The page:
Spring Ahead: The Effects of Daylight Savings Time

It comes around two times a year, and the spring is when we dread it most: daylight savings time.

We bask in the joy of having that extra hour of sunlight during the winter. “When daylight savings comes around, I lose motivation to go to 6:05 p.m. classes, due to the sun and warm weather,” said senior business student, Taylor Carson.

While, we cower at the idea of losing that hour of sleep there is a silver lining. “I don’t like losing an hour of sleep, but I put up with it for an extra hour of daylight,” said senior business administration student, Jordan Maly.

Many struggle to get back on a healthy sleep schedule, and while an hour may not seem like much, it really does matter. For us college students, that is one less hour to finish homework, relax, and spend time with out family and friends.

“When the clocks go forward, it is so hard to readjust,” said a senior accounting student, Samantha Palumbo.

“I fall asleep later than usual, and wake up earlier and it just wears me out. It definitely makes paying attention harder,” Palumbo continued.

What many do not realize is the fact that our sleep patterns not only affect our energy level, but affect our mental and physical health as well. Those who consistently do not get enough sleep put themselves at risk for heart disease, stroke, depression, obesity, and many other harmful conditions.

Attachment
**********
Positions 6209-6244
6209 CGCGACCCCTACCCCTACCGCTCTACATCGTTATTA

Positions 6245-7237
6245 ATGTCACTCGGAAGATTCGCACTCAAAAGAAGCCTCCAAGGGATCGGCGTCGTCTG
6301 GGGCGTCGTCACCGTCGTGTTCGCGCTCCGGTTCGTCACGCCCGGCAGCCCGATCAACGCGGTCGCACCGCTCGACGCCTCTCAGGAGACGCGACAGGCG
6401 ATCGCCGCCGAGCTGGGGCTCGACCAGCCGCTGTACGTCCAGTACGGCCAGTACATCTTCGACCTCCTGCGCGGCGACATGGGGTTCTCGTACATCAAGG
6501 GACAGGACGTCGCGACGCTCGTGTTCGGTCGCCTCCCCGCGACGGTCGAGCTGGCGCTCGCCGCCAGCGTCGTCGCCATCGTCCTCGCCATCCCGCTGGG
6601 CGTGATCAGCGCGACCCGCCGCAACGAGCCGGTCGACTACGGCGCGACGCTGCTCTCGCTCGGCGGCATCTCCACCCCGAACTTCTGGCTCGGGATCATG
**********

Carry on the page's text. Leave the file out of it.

Meanwhile, those who do get quality sleep are less likely to develop these conditions, and also have some added benefits. Sleep helps your brain ‘recharge’ in a sense, so those who take care in getting enough of it have better memories, can concentrate more easily, have lower stress levels, and most obviously, don’t feel tired all day.

This raises one major question: How can one readjust their sleep schedule when the clocks “spring forward”?

According to The National Sleep Foundation, seven to nine hours of sleep is necessary to feel well rested, and we should slowly tweak our schedules in order to get it. One thing to remember is that while sleeping in on weekends is tempting, it is not healthy. Instead, you should go to bed earlier and wake up at the same time you normally would.

While this may sound simple, falling asleep is what may be the hardest part for many. An article from CNN suggests: not eating anything a few hours before you plan on going to bed, putting your phone away, turning off the television, making your bedroom a cozy space, having a bedtime ritual, and journaling before bed. These simple tasks that may seem trivial are the key to getting quality sleep because they help you relax and prepare your body for sleep.

Daylight savings time might not be to blame for one’s lack of energy, but unhealthy sleep patterns usually cause a person to feel lethargic.

So, while getting used to the time change may seem impossible, it certainly is not. It takes pretty easy work to get the most rewarding result, a good night’s sleep. Scheduling a set time for bed and avoiding all-nighters will ultimately increase one’s energy and cure the effects of daylight savings time. Losing an hour doesn’t mean that we also have to lose our rest.